It’s not always easy for a young person to become a financial advisor, but firms can find potential recruits in less obvious places, according to Chris Cooke, managing partner at Cooke Financial Group.

While the tendency is to look for recruits with technical or financial backgrounds, people with service backgrounds can also fit the financial advisor job requirements, said Cooke, who noted that his firm has hired not only from banks but also from restaurants.

“A couple of our best hires have been a young lady or young man who served me somewhere,” Cooke said earlier this month at Pershing’s Insite 22 conference in Texas.

In any case, training is going to be crucial, according to Cooke.

“It's hard to be 22 and have someone put their money in your hands,” he said. “So, I think you need to really have a team or some development process to get there.”

Firms can also learn from the next generation of advisors, according to Richard Joyner, president of Tolleson Wealth Management, which has a reverse-mentoring program that pairs a younger and senior person together, and the senior person is the mentee.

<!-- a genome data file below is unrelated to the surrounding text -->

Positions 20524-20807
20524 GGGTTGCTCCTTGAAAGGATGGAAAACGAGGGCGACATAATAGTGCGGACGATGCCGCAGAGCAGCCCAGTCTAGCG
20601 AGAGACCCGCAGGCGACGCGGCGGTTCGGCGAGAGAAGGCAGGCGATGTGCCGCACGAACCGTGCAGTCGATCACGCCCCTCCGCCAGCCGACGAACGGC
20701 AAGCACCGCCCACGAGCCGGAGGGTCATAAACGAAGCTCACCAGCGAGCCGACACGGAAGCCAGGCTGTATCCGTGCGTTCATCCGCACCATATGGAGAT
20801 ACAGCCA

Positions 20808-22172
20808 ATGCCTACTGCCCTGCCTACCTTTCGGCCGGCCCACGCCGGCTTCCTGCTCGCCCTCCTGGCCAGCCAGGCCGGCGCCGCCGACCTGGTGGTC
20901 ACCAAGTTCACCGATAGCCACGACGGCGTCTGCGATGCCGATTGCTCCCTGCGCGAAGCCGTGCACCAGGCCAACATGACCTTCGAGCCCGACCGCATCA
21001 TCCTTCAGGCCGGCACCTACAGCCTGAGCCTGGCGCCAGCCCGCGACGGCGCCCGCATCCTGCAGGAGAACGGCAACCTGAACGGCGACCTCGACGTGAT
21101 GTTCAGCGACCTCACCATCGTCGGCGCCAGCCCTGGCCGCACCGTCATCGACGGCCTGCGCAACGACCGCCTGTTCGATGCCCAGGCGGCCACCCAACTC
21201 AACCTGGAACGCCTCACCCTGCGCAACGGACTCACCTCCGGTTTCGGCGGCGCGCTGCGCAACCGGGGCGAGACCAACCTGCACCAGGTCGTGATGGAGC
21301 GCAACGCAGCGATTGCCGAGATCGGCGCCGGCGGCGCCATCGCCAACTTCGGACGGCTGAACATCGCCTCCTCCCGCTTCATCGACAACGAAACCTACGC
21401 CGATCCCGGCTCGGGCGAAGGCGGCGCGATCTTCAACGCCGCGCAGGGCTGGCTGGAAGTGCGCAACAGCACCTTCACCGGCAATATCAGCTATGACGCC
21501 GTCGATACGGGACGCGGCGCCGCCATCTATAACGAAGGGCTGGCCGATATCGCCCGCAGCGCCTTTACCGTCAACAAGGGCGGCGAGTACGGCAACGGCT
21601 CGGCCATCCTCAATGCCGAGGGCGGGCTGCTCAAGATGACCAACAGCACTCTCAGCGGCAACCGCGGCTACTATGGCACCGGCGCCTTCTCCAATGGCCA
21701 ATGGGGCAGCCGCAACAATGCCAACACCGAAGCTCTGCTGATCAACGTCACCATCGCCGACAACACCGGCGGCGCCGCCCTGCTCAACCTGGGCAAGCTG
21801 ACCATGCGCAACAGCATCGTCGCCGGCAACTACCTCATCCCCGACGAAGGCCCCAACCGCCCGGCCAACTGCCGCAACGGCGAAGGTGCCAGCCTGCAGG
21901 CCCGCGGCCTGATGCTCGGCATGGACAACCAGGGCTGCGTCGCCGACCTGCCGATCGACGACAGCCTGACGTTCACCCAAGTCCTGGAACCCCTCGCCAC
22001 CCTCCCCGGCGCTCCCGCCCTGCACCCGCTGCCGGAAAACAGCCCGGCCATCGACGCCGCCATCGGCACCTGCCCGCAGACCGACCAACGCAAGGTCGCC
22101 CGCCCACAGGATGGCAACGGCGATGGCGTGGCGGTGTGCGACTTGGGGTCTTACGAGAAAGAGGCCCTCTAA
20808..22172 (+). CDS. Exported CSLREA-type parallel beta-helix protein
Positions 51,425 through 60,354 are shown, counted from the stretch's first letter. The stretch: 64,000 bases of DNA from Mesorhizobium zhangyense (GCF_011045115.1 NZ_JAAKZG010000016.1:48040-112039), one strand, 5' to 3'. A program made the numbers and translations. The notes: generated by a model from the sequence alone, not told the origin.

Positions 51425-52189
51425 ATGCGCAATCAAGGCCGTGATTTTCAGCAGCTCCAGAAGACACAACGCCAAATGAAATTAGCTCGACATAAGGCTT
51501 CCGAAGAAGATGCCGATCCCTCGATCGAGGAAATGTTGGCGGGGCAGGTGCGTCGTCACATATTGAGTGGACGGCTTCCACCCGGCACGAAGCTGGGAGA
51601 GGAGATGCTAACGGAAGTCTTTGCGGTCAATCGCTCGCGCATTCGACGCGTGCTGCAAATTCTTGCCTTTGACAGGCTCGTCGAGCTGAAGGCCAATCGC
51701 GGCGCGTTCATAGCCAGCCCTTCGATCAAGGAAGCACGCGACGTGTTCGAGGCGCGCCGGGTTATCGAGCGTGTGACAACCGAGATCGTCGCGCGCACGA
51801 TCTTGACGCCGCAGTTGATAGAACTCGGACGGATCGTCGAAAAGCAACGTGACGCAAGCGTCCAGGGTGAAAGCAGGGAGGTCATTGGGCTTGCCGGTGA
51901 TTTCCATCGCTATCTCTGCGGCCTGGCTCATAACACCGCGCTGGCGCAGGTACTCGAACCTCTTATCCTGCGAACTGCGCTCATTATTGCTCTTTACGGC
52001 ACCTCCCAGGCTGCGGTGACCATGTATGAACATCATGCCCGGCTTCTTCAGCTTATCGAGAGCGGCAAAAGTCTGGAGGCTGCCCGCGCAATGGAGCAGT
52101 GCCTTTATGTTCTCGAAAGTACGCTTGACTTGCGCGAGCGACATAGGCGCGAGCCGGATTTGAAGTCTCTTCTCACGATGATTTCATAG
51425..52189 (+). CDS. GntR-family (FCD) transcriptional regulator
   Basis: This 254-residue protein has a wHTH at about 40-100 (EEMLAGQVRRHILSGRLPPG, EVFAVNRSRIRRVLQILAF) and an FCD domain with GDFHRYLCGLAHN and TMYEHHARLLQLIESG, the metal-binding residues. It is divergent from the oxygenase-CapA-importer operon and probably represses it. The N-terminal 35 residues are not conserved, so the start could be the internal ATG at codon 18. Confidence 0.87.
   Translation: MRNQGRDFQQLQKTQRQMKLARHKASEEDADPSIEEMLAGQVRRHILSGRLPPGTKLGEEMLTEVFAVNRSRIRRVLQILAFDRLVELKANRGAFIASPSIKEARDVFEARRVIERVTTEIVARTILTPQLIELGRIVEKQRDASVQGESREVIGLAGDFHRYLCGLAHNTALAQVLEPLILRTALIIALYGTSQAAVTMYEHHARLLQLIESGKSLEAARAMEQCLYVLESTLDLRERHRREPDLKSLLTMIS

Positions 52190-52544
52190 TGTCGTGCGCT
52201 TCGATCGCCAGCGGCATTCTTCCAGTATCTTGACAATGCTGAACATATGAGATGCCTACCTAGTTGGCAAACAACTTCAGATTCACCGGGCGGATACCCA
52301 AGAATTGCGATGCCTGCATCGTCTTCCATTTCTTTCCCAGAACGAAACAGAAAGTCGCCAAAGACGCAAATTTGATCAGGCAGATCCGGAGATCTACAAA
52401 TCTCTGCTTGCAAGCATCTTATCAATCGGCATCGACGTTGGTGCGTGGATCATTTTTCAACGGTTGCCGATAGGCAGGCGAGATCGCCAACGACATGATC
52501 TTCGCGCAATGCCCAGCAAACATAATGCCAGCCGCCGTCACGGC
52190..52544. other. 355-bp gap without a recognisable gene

“It's an amazing tool to learn how the younger generation sees things — you just learn a lot about the different lens through which they see the world,” Joyner said at the conference. “And it's been so helpful as a more senior leader, to be able to gain that insight and perspective.”

Broker-dealers are casting a wider net to recruit the next generation of advisors, and this includes looking outside the industry and using new engagement techniques that have become the norm since the pandemic.

Meanwhile, an increasing number of firms in the wealth management industry are reaching out to students in a bid to diversify their employee and advisor rosters. The outreach has been in the form of internship opportunities, scholarships and coaching.

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